UN seeks global plan to fight poverty
by Thalif Deen
New York, June 22 -- The United Nations is trying to formulate a single global action plan to fight the spread of poverty worldwide.
Ambassador Francesco Paolo Fulci of Italy, president of the Economic and Social Council (ECOSOC), says there have been far too many UN conferences and pious declarations since 1990 and, what is needed now, is "more concrete action and less talking."
He told IPS that "too large a share of resources for development is squandered on studies, administrative costs, general expenses and field trips."
Fulci says that proposals made at nine major UN conferences - since the first Children's Summit in New York in 1990 - will be "distilled" into a single action-oriented plan aimed at eradicating poverty. He expects the world's finance ministers - and all UN agency heads - to be present at an ECOSOC meeting in Geneva early July to adopt a "Geneva Declaration" against poverty.
"We will be sending a strong message from Geneva on what immediate steps governments and civil society should take to fight poverty," he says.
The Italian envoy is seeking commitments from the 185 member states - as well as from the heads of UN bodies, the World Bank and the International Monetary Fund (IMF) - to help implement the plan.
Fulci says there has to be a firm commitment to increase development aid - which has been on the decline - and a pledge to write off the growing foreign debts of the world's poorest nations.
"How can one eradicate poverty when some of the world's destitute nations - specifically in Africa - have to spend more than 60% of their export earnings on interest payments?" he asks. "These are debts that will never be paid off. So let's start a new era."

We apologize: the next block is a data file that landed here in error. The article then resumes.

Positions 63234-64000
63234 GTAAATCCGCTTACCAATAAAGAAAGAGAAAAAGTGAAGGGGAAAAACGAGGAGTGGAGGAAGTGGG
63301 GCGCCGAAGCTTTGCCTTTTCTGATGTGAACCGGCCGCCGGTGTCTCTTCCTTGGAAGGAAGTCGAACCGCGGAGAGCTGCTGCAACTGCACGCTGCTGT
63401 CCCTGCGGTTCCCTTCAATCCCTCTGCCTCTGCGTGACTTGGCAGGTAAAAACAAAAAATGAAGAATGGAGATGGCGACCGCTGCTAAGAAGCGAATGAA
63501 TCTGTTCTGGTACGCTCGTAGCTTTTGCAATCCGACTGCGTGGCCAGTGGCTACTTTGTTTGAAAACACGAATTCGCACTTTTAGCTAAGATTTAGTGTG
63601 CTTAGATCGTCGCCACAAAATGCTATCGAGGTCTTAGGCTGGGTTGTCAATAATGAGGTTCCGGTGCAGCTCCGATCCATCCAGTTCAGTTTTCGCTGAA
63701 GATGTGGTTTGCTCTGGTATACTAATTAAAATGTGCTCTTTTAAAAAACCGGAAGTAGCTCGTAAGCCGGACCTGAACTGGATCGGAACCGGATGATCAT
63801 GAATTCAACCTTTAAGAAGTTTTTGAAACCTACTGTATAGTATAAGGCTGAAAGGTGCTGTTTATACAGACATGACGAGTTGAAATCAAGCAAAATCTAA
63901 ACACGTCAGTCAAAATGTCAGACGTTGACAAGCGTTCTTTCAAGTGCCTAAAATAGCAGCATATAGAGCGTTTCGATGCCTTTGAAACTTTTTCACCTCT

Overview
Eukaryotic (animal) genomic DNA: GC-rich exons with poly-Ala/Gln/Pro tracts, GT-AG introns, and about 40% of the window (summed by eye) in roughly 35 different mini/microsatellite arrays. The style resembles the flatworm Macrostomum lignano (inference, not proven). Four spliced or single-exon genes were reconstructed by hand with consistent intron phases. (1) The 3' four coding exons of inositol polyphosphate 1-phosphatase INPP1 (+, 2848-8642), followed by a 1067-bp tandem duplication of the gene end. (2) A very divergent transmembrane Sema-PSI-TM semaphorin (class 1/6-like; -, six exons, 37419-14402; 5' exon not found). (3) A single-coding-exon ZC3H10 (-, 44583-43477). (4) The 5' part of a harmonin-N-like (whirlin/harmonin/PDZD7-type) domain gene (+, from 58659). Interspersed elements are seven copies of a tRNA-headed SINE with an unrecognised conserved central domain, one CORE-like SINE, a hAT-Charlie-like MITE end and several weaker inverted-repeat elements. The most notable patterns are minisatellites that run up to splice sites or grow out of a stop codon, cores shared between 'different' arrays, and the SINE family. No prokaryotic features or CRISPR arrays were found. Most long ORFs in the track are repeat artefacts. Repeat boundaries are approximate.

Last week the Group of Seven industrial nations agreed on a $71 billion debt relief package that fell short of total cancellation of debts owed by poorer nations.
According to the United Nations and the World Bank, more than one billion to 1.3 billion people live in poverty, mostly on a daily income of less than a dollar a day. On the other hand, the total external debt of developing nations has reached more than two trillion dollars.
Of this, the highly indebted poor countries (HIPC) account for some $216 billion in unpayable debts. "We have the means to reverse the spread of poverty - and if we don't succeed we will all go down the sink," Fulci says.
He holds the view that the world's economic problems are long on analyses and studies but short on action. "There is no need for another endless round of consultations and studies," he declares.
As an "illuminating example," he points to the 1996 World Food Summit in Rome which pledged to cut the number of hungry people in half by the year 2015.
"Almost three years have gone by since this noble principle was announced but what has happened is that, the total number of chronically undernourished people in developing countries has not decreased but increased, from 822 million to 828 million," he says.
Fulci also criticises the proliferation of UN committees dealing with economic and social issues. Last year he served on of one of the committees and "sad to say...all too often, the right hand doesn't know what the left is doing."
Fulci says there is a lack of coordination and continuity in UN bodies dealing with important social and economic issues -"all too often, we duplicate the work that others are doing or have already done,"
Several Western nations, including the United States, have sought a moratorium on all future UN conferences. No new conferences should be held, they say, until declarations and plans adopted at past meetings have been implemented.
After a three-year hiatus, the United Nations plans new round of conferences next year, including a Millennium Summit scheduled to take place in September 2000. (IPS)
The above article by the Inter Press Service appeared in the South-North Development Monitor (SUNS).